Mary teaches us that sitting is better than bustling—listening better than muttering. In church history, the contemplative tradition focuses on turning a loving gaze towards Jesus.
Meditation is another valuable practice when we focus our mind on analysis and understanding of God’s truth. But contemplation is less about what you are thinking and more about a place in your heart before God.
From the Latin word contemplatio comes the meaning of a cleared space before an altar.
Mary is an example of contemplation. The better thing in our lives for God is being with God. Martha chose doing work for God over being still with God.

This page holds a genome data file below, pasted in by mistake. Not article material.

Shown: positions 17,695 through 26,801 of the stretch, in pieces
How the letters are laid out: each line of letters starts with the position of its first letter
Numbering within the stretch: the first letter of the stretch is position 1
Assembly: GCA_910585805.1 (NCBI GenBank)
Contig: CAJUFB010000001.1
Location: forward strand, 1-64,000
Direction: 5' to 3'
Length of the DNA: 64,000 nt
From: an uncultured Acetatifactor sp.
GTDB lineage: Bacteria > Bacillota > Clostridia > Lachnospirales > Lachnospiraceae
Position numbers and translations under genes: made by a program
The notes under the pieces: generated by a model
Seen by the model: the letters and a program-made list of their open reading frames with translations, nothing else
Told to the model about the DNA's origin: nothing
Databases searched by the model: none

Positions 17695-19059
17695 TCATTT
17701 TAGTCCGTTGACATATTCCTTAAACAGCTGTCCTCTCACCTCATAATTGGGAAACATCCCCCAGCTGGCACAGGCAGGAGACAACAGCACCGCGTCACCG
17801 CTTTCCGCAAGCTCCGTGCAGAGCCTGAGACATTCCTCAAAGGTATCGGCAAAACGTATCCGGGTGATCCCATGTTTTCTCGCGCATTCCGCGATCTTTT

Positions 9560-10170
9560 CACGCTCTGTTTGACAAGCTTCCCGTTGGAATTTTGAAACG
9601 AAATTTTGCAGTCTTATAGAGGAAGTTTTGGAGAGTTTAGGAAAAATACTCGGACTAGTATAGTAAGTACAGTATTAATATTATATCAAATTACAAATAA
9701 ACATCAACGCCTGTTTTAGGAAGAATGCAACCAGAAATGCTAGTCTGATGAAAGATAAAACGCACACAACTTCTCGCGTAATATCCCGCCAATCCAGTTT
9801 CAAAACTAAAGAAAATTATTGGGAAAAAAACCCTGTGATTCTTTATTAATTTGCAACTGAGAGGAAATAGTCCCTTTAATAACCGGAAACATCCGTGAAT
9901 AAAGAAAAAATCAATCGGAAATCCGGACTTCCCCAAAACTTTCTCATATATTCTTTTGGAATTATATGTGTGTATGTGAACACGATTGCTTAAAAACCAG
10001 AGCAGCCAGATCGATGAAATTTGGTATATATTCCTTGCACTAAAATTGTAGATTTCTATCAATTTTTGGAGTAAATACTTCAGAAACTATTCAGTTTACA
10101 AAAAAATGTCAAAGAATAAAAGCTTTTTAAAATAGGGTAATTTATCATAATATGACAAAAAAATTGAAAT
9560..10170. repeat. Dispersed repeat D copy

There are things that can be taken away from us. Our work, our home, our titles… but nothing can separate us from the love of God found in Jesus.
God is in the house. Come out of the workroom and sit with Him.
St. Teresa said:
'Contemplative prayer in my opinion is nothing else than a close sharing between friends; it means taking time frequently to be alone with him who we know loves us.' Contemplative prayer seeks him 'whom my soul loves'. It is Jesus, and in him, the Father. We seek him, because to desire him is always the beginning of love, and we seek him in that pure faith which causes us to be born of him and to live in him. In this inner prayer we can still meditate, but our attention is fixed on the Lord himself."[i]